You have learned that you have to think about exception handling cautiously. For example, do NOT catch too broad exception types like System.Exception.
Here is a real-world example of why it is considered harmful.
I suppose the programmer who wrote this code anticipated bogus XML input and wanted to handle it by that catch block.
There are several problems here.
When the catch branch is activated, the contactInfo local variable remains null, so line 243 will experience NullReferenceException. And so it did. Actually, that’s why I examined the code.
If you use ReSharper, it will flag this kind of bogus code by null flow analysis.
But there is another problem here. The XML loading was successful! Despite this fact, the catch caught an exception. It was a NullReferenceException! Now you see a catch-all exception handler hides a programmer error, hides the fact a null reference was not expected and checked.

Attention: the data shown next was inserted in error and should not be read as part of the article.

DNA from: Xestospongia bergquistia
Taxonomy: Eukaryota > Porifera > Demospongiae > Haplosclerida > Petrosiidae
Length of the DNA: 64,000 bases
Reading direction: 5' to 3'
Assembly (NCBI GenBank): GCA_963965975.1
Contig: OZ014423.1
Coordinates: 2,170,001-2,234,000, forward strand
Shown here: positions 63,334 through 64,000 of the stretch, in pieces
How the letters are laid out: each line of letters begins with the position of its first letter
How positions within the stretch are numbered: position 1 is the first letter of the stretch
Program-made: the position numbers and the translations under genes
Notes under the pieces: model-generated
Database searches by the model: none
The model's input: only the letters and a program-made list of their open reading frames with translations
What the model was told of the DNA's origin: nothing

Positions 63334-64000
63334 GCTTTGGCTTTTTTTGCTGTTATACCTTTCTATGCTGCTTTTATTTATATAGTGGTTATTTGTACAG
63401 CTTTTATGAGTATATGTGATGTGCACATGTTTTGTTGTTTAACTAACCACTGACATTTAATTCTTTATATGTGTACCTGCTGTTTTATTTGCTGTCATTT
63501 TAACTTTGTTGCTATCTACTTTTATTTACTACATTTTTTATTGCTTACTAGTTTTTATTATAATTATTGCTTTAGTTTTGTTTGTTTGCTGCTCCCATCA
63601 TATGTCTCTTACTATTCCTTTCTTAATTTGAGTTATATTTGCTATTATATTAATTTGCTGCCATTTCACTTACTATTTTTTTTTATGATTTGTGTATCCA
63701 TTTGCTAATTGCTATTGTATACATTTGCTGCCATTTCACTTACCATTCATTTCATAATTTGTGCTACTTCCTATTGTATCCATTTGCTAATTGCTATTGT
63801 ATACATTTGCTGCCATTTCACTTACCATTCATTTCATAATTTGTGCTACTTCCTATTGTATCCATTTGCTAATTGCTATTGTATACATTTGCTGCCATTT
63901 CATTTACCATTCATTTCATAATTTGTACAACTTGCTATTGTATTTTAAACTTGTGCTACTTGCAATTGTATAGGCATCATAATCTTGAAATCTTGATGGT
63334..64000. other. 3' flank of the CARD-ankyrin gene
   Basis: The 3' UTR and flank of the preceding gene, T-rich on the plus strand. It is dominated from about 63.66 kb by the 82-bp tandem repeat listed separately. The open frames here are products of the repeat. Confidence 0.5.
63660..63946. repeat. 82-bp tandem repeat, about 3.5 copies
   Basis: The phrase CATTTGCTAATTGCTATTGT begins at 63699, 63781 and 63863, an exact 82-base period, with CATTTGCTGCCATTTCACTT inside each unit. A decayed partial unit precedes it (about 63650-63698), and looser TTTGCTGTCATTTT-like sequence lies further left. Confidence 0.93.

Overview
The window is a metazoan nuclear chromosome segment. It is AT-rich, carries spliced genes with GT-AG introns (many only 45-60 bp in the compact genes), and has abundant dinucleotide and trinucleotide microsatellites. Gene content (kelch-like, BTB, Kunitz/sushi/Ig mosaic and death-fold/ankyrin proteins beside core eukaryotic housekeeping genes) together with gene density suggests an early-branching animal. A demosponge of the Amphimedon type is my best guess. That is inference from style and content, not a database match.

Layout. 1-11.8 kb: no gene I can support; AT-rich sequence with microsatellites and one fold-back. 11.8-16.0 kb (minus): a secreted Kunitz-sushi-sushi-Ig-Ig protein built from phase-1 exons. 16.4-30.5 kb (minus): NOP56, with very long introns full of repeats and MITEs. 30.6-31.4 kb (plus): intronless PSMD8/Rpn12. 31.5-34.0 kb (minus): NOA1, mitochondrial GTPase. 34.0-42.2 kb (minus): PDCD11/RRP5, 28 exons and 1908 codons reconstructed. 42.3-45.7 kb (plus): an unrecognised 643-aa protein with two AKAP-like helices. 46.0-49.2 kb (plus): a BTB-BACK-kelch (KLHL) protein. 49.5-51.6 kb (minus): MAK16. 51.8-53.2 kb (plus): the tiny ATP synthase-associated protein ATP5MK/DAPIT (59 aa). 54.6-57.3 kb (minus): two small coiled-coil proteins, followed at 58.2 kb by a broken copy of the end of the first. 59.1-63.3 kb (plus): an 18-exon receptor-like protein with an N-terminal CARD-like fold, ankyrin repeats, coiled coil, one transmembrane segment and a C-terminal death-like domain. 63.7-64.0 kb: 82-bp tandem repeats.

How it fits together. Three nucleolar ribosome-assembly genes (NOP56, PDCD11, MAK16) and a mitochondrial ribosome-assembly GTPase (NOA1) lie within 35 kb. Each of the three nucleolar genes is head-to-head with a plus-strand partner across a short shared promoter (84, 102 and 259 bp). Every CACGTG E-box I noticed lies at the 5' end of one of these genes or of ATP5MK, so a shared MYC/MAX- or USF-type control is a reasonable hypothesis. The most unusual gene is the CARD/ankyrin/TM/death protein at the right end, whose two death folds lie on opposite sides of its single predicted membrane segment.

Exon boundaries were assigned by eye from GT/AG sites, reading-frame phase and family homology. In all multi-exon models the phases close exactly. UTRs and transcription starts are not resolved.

The proper solution would catch XmlExeption only. Besides, the programmer has to decide what a bogus XML means and how to proceed. The rest of the method may be pointless to execute in this case.
Moral of the story: catch specific exceptions, and do not be an ignorant person when a tool shows you a potential problem. I have seen this phenomenon in many companies. Resharper or the C# compiler screams that the code potentially blows up or does not do what the programmer intended, but they ignore it. Then the code kicks their ass at runtime. You should know Murphy hates programmers.